A character that will never let down its guard
“Take up arms, brandish spears/ Defend our homes, defend the Yellow River, defend North China, and defend the whole country! (端起了土枪洋枪，挥动着大刀长矛,保卫家乡，保卫黄河, 保卫华北，保卫全中国!)” composer Xian Xinghai’s Yellow River Cantata thunders in its seventh movement, “Protect the Yellow River,” which takes its lyrics from a verse by the patriotic poet Guang Weiran.
Written in 1939 to inspire patriotic resistance in the midst of China’s struggles against Japanese invasion, the renowned chorus drew on the millennia-old metaphor of 保家卫国 (bǎojiā-wèiguó, protecting homes and safeguarding the country), which is still widely regarded as an honorable mission for soldiers as well as ordinary people.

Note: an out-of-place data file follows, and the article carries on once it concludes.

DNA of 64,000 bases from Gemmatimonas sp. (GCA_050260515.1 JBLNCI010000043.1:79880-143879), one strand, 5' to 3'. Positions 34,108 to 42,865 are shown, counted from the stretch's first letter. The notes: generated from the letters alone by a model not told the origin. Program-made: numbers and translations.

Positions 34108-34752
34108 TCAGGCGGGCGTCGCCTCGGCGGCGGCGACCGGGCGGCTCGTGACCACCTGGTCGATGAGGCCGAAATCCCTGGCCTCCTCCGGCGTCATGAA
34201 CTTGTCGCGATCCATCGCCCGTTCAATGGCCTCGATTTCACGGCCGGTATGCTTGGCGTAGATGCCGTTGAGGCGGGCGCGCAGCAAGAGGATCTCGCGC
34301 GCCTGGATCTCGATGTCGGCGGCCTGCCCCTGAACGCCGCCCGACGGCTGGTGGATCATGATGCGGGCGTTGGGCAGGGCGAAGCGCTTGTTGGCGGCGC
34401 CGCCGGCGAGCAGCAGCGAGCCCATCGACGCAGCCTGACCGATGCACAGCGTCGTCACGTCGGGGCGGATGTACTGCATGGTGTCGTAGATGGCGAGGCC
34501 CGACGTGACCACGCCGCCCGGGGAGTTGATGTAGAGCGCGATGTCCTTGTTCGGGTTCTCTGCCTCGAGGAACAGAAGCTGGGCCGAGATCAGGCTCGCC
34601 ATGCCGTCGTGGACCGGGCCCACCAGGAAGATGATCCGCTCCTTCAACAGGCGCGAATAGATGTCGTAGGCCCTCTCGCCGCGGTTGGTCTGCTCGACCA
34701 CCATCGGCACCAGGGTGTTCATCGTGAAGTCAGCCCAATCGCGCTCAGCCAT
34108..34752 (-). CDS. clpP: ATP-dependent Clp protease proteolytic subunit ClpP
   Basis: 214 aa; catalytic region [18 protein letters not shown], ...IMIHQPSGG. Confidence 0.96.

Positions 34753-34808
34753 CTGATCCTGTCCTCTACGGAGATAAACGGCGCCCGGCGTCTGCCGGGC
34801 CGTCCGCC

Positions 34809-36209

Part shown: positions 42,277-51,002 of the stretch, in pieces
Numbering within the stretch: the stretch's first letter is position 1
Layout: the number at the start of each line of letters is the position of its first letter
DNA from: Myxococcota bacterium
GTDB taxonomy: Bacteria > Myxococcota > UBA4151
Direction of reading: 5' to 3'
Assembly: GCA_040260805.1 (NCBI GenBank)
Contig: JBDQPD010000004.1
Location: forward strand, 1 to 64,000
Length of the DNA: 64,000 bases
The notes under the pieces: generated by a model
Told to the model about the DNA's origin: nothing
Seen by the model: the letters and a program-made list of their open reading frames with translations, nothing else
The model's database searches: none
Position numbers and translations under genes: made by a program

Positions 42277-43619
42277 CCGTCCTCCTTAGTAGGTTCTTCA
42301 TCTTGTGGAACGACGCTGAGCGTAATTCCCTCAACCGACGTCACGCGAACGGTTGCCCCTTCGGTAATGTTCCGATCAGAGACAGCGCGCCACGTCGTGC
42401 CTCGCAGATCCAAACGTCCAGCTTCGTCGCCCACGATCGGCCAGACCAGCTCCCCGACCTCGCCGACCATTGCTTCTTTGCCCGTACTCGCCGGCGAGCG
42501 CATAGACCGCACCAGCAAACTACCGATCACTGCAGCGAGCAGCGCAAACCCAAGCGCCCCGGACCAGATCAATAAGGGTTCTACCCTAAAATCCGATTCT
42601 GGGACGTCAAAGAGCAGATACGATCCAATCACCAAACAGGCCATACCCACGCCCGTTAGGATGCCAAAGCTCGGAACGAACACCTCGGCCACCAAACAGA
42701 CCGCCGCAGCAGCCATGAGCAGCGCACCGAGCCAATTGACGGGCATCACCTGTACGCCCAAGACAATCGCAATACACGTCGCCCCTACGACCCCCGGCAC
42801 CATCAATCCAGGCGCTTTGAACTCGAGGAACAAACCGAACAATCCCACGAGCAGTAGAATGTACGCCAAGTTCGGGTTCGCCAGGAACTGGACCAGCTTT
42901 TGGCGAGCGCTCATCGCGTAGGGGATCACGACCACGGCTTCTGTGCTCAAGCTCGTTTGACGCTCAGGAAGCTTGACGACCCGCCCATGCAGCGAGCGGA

First appearing in oracle bone inscriptions over 3,000 years ago, the character 卫 was originally a pictogram depicting a city flanked by two streets. In its traditional form 衛, the top and bottom portions of the middle radical represent two guards patrolling the streets of the city. The simplified form, 卫, is derived from the upper part of the middle radical.
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On the Character: 卫 is a story from our issue, “Contagion.” To read the entire issue, become a subscriber and receive the full magazine. Alternatively, you can purchase the digital version from the App Store.